Frank Cockerill has enjoyed a long association with the Mayo Clinic in Rochester, Minnesota. He first came to that institution in 1978 to do his Residency in Internal Medicine at its Graduate School of Medicine. After completing his Residency in 1980, he continued at the Mayo Grad School with a Fellowship in Infectious Diseases, from 1981 to 1982.
As he knows, there are many advantages to studying at the Mayo Graduate School of Medicine. Residents or Fellows get hands-on training and mentoring directly from the Mayo Clinic faculty, many of whom, like Frank Cockerill, were once grad students there themselves and have gone on to become leaders in their fields. Students receive a comprehensive clinical experience, evaluating and treating patients with the full range of diseases in their fields.
Mayo Clinic trainees are also provided with unparalleled clinical and research resources. The Mayo Clinic has records from more than six million patients stored in its computer databases, enabling students to conduct studies of high statistical significance.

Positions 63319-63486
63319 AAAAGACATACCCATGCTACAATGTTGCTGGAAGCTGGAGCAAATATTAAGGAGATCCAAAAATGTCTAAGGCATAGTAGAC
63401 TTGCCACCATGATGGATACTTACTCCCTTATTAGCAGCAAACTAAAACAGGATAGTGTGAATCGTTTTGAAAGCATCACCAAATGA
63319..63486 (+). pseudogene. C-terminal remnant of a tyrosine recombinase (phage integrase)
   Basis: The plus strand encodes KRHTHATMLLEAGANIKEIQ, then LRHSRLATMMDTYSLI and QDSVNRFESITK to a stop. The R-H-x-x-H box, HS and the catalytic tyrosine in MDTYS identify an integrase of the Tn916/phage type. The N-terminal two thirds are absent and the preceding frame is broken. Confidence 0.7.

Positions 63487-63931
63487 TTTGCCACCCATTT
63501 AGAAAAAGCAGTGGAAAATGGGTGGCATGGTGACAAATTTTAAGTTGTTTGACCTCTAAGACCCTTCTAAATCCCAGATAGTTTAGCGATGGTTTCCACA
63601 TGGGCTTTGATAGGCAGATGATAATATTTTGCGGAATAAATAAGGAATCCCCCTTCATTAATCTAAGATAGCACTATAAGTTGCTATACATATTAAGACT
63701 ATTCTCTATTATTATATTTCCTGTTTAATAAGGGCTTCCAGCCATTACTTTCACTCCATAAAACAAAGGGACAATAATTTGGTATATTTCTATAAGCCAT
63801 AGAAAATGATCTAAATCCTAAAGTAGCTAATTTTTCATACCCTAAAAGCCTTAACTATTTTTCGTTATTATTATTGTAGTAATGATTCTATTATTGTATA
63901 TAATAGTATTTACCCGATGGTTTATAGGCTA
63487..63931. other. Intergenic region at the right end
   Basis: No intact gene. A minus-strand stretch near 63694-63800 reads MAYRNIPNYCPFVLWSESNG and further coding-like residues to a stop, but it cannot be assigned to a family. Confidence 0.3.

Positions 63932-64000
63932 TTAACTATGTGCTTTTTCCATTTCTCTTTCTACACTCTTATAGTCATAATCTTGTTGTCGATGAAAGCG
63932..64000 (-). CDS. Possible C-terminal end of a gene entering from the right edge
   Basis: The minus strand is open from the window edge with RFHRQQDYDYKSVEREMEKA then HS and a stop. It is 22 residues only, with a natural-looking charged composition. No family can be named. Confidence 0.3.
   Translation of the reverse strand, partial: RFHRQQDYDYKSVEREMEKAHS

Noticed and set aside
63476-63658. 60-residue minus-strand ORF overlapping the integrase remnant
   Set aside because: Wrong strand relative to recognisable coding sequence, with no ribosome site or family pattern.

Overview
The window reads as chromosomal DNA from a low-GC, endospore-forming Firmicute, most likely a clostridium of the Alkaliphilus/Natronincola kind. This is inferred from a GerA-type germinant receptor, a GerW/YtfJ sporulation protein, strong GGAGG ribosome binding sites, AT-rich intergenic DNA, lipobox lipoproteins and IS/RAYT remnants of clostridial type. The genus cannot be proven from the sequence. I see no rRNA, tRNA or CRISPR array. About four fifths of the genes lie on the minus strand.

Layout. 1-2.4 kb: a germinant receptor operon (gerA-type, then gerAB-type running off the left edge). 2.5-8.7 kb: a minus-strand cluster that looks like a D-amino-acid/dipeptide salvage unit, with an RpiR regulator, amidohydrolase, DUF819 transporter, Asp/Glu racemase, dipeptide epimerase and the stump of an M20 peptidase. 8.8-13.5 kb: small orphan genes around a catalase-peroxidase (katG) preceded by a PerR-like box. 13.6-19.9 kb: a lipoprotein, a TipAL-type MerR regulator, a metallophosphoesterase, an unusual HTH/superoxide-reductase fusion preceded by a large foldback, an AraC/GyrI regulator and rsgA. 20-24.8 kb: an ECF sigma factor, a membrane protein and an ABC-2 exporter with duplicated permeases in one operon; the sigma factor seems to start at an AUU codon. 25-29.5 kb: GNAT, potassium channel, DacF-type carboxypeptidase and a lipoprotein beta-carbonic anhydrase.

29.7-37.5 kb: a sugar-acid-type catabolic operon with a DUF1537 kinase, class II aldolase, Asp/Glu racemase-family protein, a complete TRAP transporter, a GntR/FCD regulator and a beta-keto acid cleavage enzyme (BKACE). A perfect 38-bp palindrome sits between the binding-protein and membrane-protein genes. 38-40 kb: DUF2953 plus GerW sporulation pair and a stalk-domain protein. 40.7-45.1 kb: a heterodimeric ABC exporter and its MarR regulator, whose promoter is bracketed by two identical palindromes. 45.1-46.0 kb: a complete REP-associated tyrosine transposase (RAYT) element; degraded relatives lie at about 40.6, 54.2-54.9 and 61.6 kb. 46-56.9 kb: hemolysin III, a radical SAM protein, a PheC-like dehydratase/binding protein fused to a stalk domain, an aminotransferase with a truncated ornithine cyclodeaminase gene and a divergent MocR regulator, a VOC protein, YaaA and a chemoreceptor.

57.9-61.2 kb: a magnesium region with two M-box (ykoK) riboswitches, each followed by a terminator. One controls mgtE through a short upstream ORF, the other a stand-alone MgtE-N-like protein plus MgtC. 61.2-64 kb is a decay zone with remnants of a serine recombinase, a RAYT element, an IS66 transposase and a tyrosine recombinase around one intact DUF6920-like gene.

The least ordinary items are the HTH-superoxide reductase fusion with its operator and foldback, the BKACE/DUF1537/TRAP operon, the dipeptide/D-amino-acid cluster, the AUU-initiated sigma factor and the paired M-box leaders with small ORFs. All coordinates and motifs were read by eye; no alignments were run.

At the Mayo Clinic, the needs of the patient always come first, and students there are able to take part in a longstanding tradition of providing services to the community, or to volunteer with underserved segments of society that are within one of the Mayo campus communities. As Frank Cockerill can attest, these experiences give students an understanding of the health care environment and effective practice management strategies.
Most of the Mayo Clinic training programs are rated above the national average. Thanks in part to his experiences there, Frank Cockerill developed into a Clinical Microbiologist with an international reputation.